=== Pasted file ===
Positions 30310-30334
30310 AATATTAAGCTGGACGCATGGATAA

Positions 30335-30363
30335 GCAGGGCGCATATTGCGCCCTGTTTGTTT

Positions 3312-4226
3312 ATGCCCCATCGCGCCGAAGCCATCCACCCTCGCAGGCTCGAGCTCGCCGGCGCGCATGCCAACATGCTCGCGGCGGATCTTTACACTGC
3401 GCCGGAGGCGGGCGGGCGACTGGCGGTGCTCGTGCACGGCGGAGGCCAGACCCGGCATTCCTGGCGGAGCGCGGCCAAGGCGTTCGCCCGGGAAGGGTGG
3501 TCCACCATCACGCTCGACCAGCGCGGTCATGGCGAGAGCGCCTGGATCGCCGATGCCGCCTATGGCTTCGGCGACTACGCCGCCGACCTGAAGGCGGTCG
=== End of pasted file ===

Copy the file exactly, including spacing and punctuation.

Positions 30310-30334
30310 AATATTAAGCTGGACGCATGGATAA

Positions 30335-30363
30335 GCAGGGCGCATATTGCGCCCTGTTTGTTT

Positions 3312-4226
3312 ATGCCCCATCGCGCCGAAGCCATCCACCCTCGCAGGCTCGAGCTCGCCGGCGCGCATGCCAACATGCTCGCGGCGGATCTTTACACTGC
3401 GCCGGAGGCGGGCGGGCGACTGGCGGTGCTCGTGCACGGCGGAGGCCAGACCCGGCATTCCTGGCGGAGCGCGGCCAAGGCGTTCGCCCGGGAAGGGTGG
3501 TCCACCATCACGCTCGACCAGCGCGGTCATGGCGAGAGCGCCTGGATCGCCGATGCCGCCTATGGCTTCGGCGACTACGCCGCCGACCTGAAGGCGGTCG